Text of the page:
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Caravelle Used Parachute Braking?  
User currently offlinetimz From United States of America, joined Sep 1999, 6771 posts, RR: 7
Posted (2 years 6 months 2 weeks 6 days 12 hours ago) and read 4203 times:

The Wikipedia article on the Caravelle has a pic of an Air France Caravelle III rolling out at Bromma and trailing a braking parachute.

Which models had the parachute option? A Caravelle with a parachute would only use it on the shorter runways? After slowing they dropped it on the runway, or where?

21 replies: All unread, jump to last
 
User currently offlineCitationJet From United States of America, joined Mar 2003, 2420 posts, RR: 3
Reply 1, posted (2 years 6 months 2 weeks 6 days 12 hours ago) and read 4190 times:

There was a thread on this 4 years ago. The thread never addressed the Caravelle having a chute, it only talked about other aircraft that also used chutes. Interesting photo though.
http://www.airliners.net/aviation-fo...eneral_aviation/read.main/3263333/


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Photo © Jan Olav Martinsen



[Edited 2012-01-04 14:43:45]


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User currently offlineViscount724 From Switzerland, joined Oct 2006, 24786 posts, RR: 22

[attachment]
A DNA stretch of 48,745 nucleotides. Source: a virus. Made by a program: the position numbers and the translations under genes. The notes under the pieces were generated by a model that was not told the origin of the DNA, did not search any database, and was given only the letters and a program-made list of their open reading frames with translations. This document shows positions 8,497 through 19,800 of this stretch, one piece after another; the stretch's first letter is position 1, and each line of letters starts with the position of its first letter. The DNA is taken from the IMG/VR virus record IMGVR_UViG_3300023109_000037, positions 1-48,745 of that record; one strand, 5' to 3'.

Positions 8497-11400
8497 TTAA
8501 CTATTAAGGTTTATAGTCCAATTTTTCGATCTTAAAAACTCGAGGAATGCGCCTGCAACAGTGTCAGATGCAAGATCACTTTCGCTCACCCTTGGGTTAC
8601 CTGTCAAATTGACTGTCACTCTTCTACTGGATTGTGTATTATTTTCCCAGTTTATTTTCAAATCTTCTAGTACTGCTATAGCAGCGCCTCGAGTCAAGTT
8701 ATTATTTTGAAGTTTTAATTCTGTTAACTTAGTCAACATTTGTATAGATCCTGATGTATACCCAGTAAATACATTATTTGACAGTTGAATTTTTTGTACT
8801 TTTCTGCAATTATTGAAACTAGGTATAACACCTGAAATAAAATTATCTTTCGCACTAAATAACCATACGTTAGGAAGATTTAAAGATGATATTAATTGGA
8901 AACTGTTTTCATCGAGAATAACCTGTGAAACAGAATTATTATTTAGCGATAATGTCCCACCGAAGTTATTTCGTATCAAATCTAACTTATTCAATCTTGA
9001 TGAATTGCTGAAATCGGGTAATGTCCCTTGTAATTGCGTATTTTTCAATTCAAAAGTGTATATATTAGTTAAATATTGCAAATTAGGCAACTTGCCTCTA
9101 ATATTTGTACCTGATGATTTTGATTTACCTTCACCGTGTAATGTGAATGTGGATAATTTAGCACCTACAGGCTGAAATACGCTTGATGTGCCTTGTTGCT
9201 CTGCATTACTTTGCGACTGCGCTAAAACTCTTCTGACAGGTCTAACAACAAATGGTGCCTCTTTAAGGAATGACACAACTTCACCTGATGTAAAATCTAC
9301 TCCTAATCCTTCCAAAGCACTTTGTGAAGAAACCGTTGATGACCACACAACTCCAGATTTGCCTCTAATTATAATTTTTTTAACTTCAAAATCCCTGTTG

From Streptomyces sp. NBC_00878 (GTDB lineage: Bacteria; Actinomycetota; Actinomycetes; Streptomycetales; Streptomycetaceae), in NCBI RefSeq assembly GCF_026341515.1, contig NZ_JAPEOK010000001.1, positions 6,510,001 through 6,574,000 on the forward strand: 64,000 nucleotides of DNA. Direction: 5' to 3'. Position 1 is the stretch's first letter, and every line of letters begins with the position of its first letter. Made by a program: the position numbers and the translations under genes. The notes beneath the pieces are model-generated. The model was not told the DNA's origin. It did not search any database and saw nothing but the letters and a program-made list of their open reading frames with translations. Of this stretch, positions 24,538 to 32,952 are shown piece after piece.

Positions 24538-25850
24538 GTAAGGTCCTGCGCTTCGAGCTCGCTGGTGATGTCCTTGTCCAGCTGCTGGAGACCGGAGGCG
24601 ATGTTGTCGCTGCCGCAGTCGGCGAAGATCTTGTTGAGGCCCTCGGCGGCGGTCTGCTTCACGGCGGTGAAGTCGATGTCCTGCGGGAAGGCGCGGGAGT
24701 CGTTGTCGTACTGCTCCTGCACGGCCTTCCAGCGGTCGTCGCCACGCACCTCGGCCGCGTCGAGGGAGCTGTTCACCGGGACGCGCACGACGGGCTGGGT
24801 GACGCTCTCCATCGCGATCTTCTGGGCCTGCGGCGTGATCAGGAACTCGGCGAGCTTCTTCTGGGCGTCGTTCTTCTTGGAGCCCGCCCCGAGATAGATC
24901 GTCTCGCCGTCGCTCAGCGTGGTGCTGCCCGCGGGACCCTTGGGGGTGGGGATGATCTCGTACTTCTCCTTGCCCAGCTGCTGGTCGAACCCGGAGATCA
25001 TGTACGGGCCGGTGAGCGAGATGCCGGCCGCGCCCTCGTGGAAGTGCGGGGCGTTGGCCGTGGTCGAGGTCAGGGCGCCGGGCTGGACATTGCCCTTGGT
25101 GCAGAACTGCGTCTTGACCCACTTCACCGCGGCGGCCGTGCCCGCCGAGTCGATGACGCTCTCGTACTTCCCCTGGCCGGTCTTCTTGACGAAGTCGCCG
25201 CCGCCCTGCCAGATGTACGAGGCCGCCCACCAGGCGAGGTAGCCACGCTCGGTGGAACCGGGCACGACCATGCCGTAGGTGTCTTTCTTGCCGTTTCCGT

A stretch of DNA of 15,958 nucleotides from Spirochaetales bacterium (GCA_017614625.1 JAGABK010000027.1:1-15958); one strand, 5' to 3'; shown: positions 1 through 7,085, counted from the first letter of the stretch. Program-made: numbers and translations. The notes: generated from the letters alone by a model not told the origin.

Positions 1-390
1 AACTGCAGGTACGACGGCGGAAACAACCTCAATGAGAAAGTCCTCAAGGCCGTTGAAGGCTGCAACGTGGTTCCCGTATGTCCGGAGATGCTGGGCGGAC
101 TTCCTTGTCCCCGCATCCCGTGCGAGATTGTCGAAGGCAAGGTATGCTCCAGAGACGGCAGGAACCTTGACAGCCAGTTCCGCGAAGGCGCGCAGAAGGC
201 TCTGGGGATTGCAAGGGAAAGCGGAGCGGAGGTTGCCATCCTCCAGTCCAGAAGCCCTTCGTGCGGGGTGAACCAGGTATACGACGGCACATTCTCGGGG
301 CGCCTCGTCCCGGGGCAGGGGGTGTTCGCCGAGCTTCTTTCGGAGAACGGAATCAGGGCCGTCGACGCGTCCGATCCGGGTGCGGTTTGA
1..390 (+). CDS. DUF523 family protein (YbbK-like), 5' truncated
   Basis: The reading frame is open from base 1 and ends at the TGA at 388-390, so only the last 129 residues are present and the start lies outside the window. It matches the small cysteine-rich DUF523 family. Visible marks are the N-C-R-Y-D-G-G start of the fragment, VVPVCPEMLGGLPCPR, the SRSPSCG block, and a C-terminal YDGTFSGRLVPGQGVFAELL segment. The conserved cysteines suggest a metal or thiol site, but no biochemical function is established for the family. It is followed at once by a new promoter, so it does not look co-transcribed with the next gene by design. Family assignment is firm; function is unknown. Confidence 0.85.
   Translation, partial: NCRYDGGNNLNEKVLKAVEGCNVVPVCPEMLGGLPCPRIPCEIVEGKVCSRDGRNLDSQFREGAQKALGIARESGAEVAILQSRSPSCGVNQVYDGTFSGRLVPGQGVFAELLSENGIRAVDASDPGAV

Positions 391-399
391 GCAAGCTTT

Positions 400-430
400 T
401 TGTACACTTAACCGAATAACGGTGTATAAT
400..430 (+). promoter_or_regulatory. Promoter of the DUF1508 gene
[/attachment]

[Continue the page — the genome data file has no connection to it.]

Reply 2, posted (2 years 6 months 2 weeks 6 days 11 hours ago) and read 4050 times:

Quoting timz (Thread starter):
Which models had the parachute option?

I think the braking parachute was standard on the Caravelle III and V!-N, not optional, since those early models lacked thrust reversers. The VI-R, like the 20 operated by UA, was the first Caravelle model with thrust reversers.


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As a sidenote, the Tupolev 104, the first commercial jet in service (other than the ill-fated Comet 1) also had a braking parachute (and also no thrust reversers).


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User currently offlinebreiz From France, joined Mar 2005, 1914 posts, RR: 2
Reply 3, posted (2 years 6 months 2 weeks 6 days 11 hours ago) and read 4050 times:

The Caravelle III and VI-N, the early types, had the tail parachute. The Caravelle VI-R was then equipped with thrust reversers making the parachute un-necassary.